University of Dayton students wear denim to support victims of sexual violence

Credit: DaytonDailyNews

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University of Dayton students wear denim to support victims of sexual violence??

Credit: DaytonDailyNews

University of Dayton students made a special effort to wear denim Wednesday as part of "Denim Day" to show support for victims of sexual violence everywhere.

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"It's not your fault, I believe you and you have resources" is the message the student group PAVE wants to get across to the campus community, member Emily Jones told News Center 7's Tavares Jones on Wednesday.

Members of PAVE, an acronym for Peers Advocating for Violence Education, are trained to facilitate the kinds of tough conversations group members say often follow when a victim of sexual assault comes forward. PAVE also provides training for 80 percent of each freshman class so they can recognize sexual violence.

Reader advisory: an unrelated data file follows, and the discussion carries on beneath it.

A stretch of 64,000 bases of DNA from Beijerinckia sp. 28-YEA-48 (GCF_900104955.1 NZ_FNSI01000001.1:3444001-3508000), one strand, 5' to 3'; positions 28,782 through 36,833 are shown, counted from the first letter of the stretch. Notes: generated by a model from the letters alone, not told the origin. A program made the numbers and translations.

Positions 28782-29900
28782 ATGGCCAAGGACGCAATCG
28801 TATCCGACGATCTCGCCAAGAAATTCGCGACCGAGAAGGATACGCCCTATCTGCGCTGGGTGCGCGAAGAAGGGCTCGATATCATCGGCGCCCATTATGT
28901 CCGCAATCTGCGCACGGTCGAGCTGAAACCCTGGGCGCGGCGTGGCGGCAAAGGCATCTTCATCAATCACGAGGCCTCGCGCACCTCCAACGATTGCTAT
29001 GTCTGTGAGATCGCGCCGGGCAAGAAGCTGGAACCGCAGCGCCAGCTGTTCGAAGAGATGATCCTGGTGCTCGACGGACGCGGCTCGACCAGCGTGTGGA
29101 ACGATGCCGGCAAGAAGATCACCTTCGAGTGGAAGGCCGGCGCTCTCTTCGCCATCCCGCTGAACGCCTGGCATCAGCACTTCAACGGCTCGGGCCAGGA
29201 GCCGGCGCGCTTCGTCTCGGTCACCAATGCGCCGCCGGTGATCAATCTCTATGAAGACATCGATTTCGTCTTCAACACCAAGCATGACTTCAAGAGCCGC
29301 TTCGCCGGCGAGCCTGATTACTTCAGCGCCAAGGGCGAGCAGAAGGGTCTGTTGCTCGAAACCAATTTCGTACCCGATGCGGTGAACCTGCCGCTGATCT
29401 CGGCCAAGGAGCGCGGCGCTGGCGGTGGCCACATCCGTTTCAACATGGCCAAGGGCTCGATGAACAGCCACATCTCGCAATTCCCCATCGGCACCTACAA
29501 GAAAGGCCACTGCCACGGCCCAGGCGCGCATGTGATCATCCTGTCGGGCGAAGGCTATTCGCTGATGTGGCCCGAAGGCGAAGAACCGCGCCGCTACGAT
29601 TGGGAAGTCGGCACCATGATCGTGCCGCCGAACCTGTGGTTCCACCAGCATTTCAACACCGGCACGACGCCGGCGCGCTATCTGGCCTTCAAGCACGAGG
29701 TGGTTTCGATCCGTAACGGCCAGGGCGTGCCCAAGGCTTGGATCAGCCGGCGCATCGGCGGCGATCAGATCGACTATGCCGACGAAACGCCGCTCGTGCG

Caleb Negron, a graduate assistant and PAVE member, said, "at UD we constantly talk about this idea of community. And with over 85 percent of the students living on campus, our impact is a lot greater because we're within arms reach."

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"Denim Day" memorializes a 1992 rape case in Italy that ended in the exoneration of the convicted rapist on appeal when the Italian Supreme Court in 1998 decided the victim must have helped the accused remove her tight jeans, implying consent. The ruling sparked protest, including women in the Italian Parliament who wore jeans and held placards that read "Jeans: An Alibi for Rape."

The protest spread to Los Angeles and women there took up the protest in April 1999.

The wearing of jeans on April 24 represents survivors.

"We can't do this without students," Emily Jones said, and so it's about empowering them so they can have those tough conversations.

"It's on all of us to step up and prevent this kind of violence from occurring," she said. "Not just at UD but around the world."

For the last three years,  UD has had about 10 campus notifications each year, with an average of about three relating to sexual misconduct,

"It does not matter if someone is showing a ton of skin, or no skin at all," Emily Jones said. "That does not give anyone any reason take advantage of you, to incite violence upon you."

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